In closing, there are more than fifty different ways data collected by the Census Bureau is important. Here are just some of them:

• Drawing federal, state, and local legislative districts;

• Attracting new businesses to state and local areas;

• Distributing over $675B annually in federal funds and even more in state funds;

• Forecasting future transportation needs for all segments of the population;

• Planning for hospitals, nursing homes, clinics, and the location of other health services;

• Forecasting future housing needs for all segments of the population;

• Designing public safety strategies;

• Development of rural areas;

• Analyzing local trends;

• Estimating the number of people displaced by natural disasters;

• Creating maps to speed emergency services to households in need of assistance;

• Delivering goods and services to local markets;

• Designing facilities for people with disabilities, the elderly, or children;

• Planning future government services;

• Publishing economic and statistical reports about the United States and its people;

• Facilitating scientific research;

• Developing “intelligent” maps for government and business;

• Providing proof of age, relationship, or residence certificates provided by the Census Bureau;

• Distributing medical research funding;

• Planning and research media may need as background for news stories;

• Planning budgets for government at all levels;

• Spotting trends in the economic well-being of the nation;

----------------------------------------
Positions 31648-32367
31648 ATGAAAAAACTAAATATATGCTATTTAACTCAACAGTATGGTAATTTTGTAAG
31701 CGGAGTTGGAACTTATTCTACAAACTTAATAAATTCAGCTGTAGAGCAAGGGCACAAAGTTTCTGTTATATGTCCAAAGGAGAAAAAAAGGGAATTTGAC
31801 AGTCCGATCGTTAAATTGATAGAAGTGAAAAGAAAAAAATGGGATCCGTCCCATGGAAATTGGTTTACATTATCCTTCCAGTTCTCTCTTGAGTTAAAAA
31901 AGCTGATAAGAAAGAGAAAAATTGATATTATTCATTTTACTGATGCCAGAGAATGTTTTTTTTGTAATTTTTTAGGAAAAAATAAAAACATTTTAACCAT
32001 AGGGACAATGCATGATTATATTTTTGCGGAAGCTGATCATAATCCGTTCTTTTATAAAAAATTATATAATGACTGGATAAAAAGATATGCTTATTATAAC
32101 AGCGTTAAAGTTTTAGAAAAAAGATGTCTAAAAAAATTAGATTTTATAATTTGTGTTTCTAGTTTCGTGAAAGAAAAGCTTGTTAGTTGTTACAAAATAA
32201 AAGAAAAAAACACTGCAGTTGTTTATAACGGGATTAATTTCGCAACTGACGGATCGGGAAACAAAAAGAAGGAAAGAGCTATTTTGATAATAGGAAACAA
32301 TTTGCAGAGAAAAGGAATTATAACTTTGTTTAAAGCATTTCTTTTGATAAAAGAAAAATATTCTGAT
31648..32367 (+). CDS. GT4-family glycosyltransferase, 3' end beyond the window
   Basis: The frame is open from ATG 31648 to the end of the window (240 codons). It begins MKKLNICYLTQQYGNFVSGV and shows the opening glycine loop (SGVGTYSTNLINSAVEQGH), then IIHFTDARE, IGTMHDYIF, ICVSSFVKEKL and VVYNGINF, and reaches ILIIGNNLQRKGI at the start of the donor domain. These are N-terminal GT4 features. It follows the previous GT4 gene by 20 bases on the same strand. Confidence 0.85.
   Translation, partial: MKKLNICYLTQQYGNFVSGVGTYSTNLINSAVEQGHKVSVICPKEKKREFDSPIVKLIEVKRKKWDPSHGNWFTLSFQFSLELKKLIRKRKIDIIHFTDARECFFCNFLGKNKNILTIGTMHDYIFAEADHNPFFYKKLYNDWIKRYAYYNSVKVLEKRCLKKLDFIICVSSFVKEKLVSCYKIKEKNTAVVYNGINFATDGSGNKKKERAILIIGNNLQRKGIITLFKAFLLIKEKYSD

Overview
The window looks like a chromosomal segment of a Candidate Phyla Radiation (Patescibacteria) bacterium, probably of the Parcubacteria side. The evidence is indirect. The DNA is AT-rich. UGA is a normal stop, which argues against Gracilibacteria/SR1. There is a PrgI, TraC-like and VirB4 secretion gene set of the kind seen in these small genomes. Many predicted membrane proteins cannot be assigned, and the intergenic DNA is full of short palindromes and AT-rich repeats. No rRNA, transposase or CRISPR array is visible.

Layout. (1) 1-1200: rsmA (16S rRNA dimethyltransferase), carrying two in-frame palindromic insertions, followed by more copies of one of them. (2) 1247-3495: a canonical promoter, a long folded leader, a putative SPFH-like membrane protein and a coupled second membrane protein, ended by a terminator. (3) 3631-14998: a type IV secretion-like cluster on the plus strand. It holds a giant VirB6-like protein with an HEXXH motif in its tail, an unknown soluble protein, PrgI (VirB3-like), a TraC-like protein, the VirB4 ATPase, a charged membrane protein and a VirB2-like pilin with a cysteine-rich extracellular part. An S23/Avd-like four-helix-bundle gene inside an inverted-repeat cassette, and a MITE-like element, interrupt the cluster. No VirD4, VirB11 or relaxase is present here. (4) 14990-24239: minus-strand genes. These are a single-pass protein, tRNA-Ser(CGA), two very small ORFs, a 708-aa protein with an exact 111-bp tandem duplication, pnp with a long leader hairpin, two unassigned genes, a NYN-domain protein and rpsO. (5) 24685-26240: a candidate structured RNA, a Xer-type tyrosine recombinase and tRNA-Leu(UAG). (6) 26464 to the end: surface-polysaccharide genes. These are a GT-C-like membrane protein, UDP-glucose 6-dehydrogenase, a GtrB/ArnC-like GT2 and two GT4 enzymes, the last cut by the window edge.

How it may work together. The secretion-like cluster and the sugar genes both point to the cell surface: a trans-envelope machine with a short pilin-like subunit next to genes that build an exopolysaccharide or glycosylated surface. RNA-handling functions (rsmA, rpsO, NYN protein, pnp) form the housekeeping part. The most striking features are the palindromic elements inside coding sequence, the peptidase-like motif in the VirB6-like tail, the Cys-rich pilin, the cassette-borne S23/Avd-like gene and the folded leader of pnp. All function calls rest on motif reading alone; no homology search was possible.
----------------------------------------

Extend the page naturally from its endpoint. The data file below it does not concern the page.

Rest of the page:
• Planning for public transportation services;

• Planning health and educational services for people with disabilities;

• Establishing fair market rents and enforcing fair lending practices;

• Planning urban land use;

• Understanding labor supply;

• Assessing the potential for spread of communicable diseases;

• Making business decisions;

• Understanding consumer needs;

• Planning for faith-based organizations;

• Locating factory sites and distribution centers;

• Setting a standard for creating both public and private sector survey instruments;

• Evaluating programs in different geographic areas;

• Providing genealogical research;

• Planning for school projects;

• Developing adult education programs;

• Researching historical subject areas; and,

• Determining areas eligible for housing assistance and rehabilitation loans.

There is additional information online (www.census.gov/2020census). The early release of this information will hopefully help residents realize the importance of the census locally. I’ll be providing additional information about the census in the future. I would encourage residents to complete the simple questionnaire upon receipt and return it, or if you prefer, to return the information on line.

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By Mike Barhorst

Contributing columnist

The writer is the mayor of Sidney.

The writer is the mayor of Sidney.